Your first thought when you see a break in your concrete slab or wall is that something has gone wrong–but this isn’t always the case. Concrete cracks are very normal, and some are unavoidable. Plus, you need to have this info if you’re looking to build a concreting company Sydney relies on.
American Concrete Institute touches on the issue of cracking concrete in their American Concrete Institute manual, ACI 302. 1-40:
“Even with the best floor designs and proper construction, it is unrealistic to expect crack-free and curl-free floors. Consequently, every owner should be advised by both the designer and contractor that it is normal to expect some amount of cracking and curling on every project, and that such occurrences do not necessarily reflect adversely on either the adequacy of the floor’s design or the quality of its construction”
We explain 6 of the most common types of concrete cracks below.
Plastic shrinkage concrete cracks
Concrete is full of water because it is still in its plastic state (before hardening). When the water evaporates from the slab, it leaves wide gaps between the solid particles. The concrete becomes softer and more vulnerable to breaking as a result of these empty spaces. This method of cracking is known as “plastic shrinkage cracking” and occurs commonly.
Plastic shrinkage cracks can appear anywhere in a slab or wall, but they almost often occur at reentrant corners (corners that point into the slab) or in the center of a slab with circular pieces (pipes, plumbing fixtures, drains, and manholes). Since concrete cannot shrink around a corner, tension can cause it to crack at the corner’s point.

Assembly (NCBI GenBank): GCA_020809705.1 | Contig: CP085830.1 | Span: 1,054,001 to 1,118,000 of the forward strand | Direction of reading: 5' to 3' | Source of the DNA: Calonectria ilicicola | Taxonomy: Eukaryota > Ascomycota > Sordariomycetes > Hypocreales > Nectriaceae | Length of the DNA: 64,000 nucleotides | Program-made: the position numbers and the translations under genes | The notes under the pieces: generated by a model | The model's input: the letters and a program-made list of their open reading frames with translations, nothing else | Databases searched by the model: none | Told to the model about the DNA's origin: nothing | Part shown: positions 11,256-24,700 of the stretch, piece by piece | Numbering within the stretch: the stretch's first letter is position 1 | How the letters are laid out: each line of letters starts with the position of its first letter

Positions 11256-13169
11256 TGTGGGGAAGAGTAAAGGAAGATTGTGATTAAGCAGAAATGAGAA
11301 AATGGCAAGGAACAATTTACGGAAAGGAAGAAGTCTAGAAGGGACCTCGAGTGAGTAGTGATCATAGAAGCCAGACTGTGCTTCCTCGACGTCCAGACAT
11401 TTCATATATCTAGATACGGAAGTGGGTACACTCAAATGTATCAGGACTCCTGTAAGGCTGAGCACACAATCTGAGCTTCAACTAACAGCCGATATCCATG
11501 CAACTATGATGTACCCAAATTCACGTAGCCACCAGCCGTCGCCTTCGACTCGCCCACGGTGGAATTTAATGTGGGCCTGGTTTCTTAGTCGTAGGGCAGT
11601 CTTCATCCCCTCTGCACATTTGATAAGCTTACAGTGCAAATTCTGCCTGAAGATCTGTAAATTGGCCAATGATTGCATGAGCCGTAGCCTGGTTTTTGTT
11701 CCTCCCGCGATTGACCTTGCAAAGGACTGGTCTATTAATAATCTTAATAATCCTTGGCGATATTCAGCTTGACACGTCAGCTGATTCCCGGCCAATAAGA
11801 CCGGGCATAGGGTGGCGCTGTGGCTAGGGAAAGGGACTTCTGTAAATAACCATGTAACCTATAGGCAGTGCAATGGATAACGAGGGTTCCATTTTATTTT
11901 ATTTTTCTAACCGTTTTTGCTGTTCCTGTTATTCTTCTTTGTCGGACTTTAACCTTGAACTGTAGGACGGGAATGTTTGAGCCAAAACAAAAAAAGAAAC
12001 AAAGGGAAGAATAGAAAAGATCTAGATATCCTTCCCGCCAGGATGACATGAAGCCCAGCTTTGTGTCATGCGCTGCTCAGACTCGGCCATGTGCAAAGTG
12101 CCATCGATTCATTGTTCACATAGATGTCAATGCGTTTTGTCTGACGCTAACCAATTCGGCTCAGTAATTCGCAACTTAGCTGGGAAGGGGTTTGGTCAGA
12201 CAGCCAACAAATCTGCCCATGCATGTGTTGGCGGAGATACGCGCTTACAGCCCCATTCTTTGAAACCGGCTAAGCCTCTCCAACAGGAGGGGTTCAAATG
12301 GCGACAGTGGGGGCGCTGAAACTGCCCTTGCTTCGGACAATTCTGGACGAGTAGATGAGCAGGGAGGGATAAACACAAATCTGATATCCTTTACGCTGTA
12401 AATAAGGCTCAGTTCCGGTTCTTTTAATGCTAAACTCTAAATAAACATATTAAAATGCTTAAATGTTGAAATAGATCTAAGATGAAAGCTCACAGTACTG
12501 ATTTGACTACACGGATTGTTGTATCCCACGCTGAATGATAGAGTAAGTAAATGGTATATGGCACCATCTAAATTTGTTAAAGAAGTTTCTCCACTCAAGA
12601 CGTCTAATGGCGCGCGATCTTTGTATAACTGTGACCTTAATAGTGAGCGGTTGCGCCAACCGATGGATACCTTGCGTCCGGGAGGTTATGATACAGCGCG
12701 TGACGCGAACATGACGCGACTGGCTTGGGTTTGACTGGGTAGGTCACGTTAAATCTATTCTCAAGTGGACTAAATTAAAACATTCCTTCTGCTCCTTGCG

Plastic shrinkage cracks are usually very small and hardly noticeable. Although plastic shrinkage cracks are almost invisible, it’s necessary to note that they don’t just occur on the surface; they run the length of the slab.
Concrete shrinkage may be exacerbated by an overly damp combination. Although water is an important component of any concrete mix, there is such a thing as too much of it. The slab will shrink faster if there is too much water in the mix than if the right amount of water is used. Plastic shrinkage fractures are also caused by hot temperatures.
To resist shrinkage splitting, control joints may be inserted into the slab. When the concrete slab becomes thinner, the joints will free up.
Expansion concrete cracks
Concrete expands in the same way as a bubble does when it is heated. Concrete stretches and drives against everything that gets in the way (a brick wall or adjacent slab for example). When neither can flex, the expanding force is strong enough to allow concrete to break.
Expansion joints serve as a separating (or isolation) point between two static surfaces. Expansion joints, which are often made of a compressible material such as cement, rubber, or timber, must serve as shock absorbers to ease the tension that concrete expansion places on it to resist cracking.
Heaving concrete cracks